Defining the Critical Components of Informed Consent for Genetic Testing

Defining the Critical Components of Informed Consent for Genetic Testing
Kelly E. Ormond, Maia J. Borensztein, Miranda L. G. Hallquist, Adam H. Buchanan, William Andrew Faucett, Holly L. Peay, Maureen E. Smith, Eric P. Tricou, Wendy R. Uhlmann, Karen E. Wain, Curtis R. Coughlin, Clinical Genome CADRe Workgroup
Journal of Personalised Medicine, 5 December 2021
Open Access
Informed consent for genetic testing has historically been acquired during pretest genetic counseling, without specific guidance defining which core concepts are required.
The Clinical Genome Resource (ClinGen) Consent and Disclosure Recommendations Workgroup (CADRe) used an expert consensus process to identify the core concepts essential to consent for clinical genetic testing. A literature review identified 77 concepts that are included in informed consent for genetic tests. Twenty-five experts (9 medical geneticists, 8 genetic counselors, and 9 bioethicists) completed two rounds of surveys ranking concepts’ importance to informed consent.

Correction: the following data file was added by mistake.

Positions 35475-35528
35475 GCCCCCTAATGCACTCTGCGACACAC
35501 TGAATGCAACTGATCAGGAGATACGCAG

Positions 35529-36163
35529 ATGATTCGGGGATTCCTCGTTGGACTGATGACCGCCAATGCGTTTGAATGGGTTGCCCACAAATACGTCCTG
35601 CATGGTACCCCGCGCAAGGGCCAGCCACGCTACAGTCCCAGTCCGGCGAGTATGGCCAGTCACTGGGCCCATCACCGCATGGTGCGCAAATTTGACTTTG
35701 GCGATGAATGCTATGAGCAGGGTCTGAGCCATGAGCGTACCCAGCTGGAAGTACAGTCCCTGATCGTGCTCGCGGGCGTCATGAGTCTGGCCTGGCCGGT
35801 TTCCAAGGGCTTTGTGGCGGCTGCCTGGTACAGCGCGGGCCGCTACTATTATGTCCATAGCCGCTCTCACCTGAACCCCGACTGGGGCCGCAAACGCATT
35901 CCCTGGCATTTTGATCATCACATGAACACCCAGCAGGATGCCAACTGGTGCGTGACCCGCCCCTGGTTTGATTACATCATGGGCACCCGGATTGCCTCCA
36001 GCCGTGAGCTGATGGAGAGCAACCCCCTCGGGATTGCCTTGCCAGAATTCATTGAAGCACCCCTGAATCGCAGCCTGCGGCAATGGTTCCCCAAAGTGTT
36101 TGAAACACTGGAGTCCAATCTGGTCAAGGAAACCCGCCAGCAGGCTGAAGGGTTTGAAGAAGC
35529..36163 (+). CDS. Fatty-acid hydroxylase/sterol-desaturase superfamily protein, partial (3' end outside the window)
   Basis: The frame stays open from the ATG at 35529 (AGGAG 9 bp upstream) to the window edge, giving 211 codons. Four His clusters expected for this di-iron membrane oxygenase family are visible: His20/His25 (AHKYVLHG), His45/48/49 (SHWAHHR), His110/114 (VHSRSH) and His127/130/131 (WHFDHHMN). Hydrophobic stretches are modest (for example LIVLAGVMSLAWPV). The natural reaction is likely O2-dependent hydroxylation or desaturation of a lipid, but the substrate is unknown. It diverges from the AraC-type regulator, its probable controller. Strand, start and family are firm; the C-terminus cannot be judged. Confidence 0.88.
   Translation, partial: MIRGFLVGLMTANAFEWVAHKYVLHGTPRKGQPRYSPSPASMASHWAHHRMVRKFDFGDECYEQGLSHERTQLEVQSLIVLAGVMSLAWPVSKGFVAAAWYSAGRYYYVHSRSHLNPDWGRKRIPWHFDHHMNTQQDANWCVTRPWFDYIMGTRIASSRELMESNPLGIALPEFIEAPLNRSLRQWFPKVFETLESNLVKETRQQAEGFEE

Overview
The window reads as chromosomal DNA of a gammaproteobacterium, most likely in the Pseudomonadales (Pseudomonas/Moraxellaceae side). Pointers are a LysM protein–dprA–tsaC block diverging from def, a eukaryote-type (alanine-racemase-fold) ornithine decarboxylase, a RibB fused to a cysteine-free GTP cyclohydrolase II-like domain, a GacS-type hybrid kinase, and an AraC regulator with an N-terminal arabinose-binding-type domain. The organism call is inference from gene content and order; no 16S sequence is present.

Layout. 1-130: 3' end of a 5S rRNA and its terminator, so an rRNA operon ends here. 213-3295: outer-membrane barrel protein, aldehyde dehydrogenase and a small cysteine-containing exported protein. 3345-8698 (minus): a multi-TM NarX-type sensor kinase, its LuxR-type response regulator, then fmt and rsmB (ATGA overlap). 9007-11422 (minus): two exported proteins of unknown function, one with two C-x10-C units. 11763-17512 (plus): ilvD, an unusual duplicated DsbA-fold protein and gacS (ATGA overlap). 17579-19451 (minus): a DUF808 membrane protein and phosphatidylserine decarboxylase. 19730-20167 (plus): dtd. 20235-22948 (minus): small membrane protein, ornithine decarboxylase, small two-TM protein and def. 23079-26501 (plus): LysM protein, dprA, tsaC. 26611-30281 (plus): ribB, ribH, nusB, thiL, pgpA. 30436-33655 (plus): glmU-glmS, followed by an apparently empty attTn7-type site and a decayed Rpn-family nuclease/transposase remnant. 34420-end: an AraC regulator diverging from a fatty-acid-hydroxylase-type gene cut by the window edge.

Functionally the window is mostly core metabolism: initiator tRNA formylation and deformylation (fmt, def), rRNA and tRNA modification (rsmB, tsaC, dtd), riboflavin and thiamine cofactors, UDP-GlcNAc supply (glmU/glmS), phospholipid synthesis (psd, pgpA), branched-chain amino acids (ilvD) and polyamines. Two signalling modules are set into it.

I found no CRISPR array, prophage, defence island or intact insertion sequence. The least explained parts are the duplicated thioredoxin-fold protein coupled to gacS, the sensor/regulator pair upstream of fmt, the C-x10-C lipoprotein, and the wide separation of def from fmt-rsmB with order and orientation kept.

The most highly ranked concepts included: (1) genetic testing is voluntary; (2) why is the test recommended and what does it test for?; (3) what results will be returned and to whom?; (4) are there other types of potential results, and what choices exist?; (5) how will the prognosis and management be impacted by results?; (6) what is the potential family impact?; (7) what are the test limitations and next steps?; and (8) potential risk of genetic discrimination and legal protections.
Defining the core concepts necessary for informed consent for genetic testing provides a foundation for quality patient care across a variety of healthcare providers and clinical indications.

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